Experts to Oust Codeine, Substitute Tramadol
Codeine has been in use for over 200 years and at times was the most commonly used narcotic painkiller. Like opium, codeine was developed from the poppy plant and began to be used in medicine to treat pain, coughing, and diarrhea. It was once celebrated a wonder drug and can still be found in hundreds of medications, often combined with other painkillers and drugs in order to treat specific conditions and types of pain. However, its reputation has recently been turned on its head by modern medicine experts.
The new verdict on codeine is that it is ineffective, unreliable, and dangerous.
Why has codeine stuck around so long?
Codeine was in use already when the era of modern medicine as we know it today began. It was sort of grandfathered in. Until recently, the extensive testing that all new pharmaceuticals have to undergo - clinical trials, FDA approval, etc - was never performed for codeine.
Studies have now shown that much of what we thought we knew about codeine was wrong.
It is not all that good at reducing or eliminating pain at its best. As a prodrug, codeine changes to its active form when it is metabolized by the body. However, the body is unable to metabolize codeine in any consistent way. In other words, sometimes it does one thing, sometimes another; sometimes it kills pain, sometimes it doesn't. Part of the fluctuation is due to human genetics and the variance between individuals.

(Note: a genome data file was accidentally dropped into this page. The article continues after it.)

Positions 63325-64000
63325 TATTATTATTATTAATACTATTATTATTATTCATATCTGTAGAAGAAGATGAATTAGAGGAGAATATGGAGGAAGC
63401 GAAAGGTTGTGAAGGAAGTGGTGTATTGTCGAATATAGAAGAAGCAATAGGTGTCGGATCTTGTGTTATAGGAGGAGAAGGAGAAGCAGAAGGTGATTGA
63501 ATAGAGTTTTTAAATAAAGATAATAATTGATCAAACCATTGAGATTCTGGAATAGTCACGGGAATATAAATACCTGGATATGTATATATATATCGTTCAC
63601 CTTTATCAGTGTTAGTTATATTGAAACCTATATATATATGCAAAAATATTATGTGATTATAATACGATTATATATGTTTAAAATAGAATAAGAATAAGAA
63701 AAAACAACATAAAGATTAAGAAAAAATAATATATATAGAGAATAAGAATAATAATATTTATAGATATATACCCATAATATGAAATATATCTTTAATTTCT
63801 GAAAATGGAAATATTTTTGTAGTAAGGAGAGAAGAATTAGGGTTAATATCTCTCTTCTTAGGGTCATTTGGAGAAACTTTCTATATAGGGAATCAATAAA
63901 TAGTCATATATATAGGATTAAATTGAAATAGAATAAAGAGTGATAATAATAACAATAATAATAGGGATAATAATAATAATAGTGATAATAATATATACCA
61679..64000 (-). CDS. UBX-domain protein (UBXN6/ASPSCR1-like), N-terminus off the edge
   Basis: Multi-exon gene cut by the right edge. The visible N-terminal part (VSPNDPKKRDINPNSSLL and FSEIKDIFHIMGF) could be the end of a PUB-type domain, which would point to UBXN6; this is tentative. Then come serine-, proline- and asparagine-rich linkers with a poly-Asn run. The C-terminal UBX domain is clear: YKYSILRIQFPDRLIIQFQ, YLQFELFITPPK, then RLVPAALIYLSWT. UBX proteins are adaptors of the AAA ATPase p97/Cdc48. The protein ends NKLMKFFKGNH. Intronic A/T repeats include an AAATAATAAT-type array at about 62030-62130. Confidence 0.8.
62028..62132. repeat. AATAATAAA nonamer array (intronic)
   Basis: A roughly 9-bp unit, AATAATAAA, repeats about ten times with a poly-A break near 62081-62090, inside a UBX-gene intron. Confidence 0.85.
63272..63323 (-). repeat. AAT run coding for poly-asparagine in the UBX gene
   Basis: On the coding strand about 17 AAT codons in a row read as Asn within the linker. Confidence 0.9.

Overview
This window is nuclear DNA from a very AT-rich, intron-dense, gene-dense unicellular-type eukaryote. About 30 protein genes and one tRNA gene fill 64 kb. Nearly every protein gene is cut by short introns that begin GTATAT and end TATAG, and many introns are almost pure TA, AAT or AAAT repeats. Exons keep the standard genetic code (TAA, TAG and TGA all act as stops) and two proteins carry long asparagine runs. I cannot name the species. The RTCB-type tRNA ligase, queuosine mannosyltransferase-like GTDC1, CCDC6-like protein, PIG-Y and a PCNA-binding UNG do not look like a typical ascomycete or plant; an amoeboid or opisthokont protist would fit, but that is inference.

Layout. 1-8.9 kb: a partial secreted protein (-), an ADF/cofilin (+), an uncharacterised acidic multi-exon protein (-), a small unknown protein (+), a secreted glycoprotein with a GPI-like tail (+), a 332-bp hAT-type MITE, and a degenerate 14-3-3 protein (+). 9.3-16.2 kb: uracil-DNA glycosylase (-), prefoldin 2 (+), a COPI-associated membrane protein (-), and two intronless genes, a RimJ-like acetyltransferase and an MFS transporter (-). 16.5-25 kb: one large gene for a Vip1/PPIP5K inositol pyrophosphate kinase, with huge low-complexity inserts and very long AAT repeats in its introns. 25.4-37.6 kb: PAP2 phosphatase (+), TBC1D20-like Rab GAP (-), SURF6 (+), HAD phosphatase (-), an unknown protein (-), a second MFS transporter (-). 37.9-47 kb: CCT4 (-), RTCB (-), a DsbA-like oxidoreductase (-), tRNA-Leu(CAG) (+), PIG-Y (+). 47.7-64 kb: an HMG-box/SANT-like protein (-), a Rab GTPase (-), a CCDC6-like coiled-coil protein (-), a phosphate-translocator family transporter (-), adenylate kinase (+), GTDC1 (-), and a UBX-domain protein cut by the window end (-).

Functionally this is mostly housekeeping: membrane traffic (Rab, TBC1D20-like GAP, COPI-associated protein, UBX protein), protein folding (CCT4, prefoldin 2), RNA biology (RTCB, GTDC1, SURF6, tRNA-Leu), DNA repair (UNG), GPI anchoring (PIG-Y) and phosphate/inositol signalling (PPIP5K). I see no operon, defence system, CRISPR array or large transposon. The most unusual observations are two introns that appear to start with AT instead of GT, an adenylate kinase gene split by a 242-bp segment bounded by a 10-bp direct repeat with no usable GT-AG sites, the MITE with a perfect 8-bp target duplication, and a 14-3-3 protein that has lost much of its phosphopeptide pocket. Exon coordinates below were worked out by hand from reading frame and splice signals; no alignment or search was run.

Perhaps more importantly, codeine poses a number of health risks. It can build up a toxic amount of morphine - its metabolized form - in the body, causing depression of the lungs and even death by toxicity. It can also be abused and used as a recreational drug.
These dangers are partly why codeine has become a controlled substance in many parts of the world.
Many experts argue that it should simply be phased out and replaced by its more effective and reliable opiate cousin morphine. Morphine, a purer version of the analgesic, has traditionally been highly controlled and limited in its use because it comes with some significant risks. If morphine were to replace codeine in general use, it would have to go through rigorous testing to make sure it could function so widely without causing catastrophic problems. Most doctors seem skeptical of morphine's potential here.
Other experts think that morphine isn't really the logical replacement for codeine at all. Codeine has been generally used for more moderate pain than morphine. Furthermore, morphine is even more addictive and has a higher potential for abuse. These people suggest that Tramadol is really the superior option.
In the 200 years since codeine was discovered, science has pioneered a number of new treatments and drugs. Among these are other opioids, such as morphine and heroin, and more recently synthetic opioids like Tramadol, which have many significant advantages. Rather than simply binding to opioid receptors throughout the central nervous system, Tramadol is also able to stimulate serotonin release and inhibit the reuptake of norepinephrine, a hormone responsible for pain.
Codeine may still be used to relieve coughing, for which it is effective, but there is no good reason to continue using it as a painkiller, experts say. Instead, the new line of analgesics will take over King Codein's territory and do a better job relieving pain.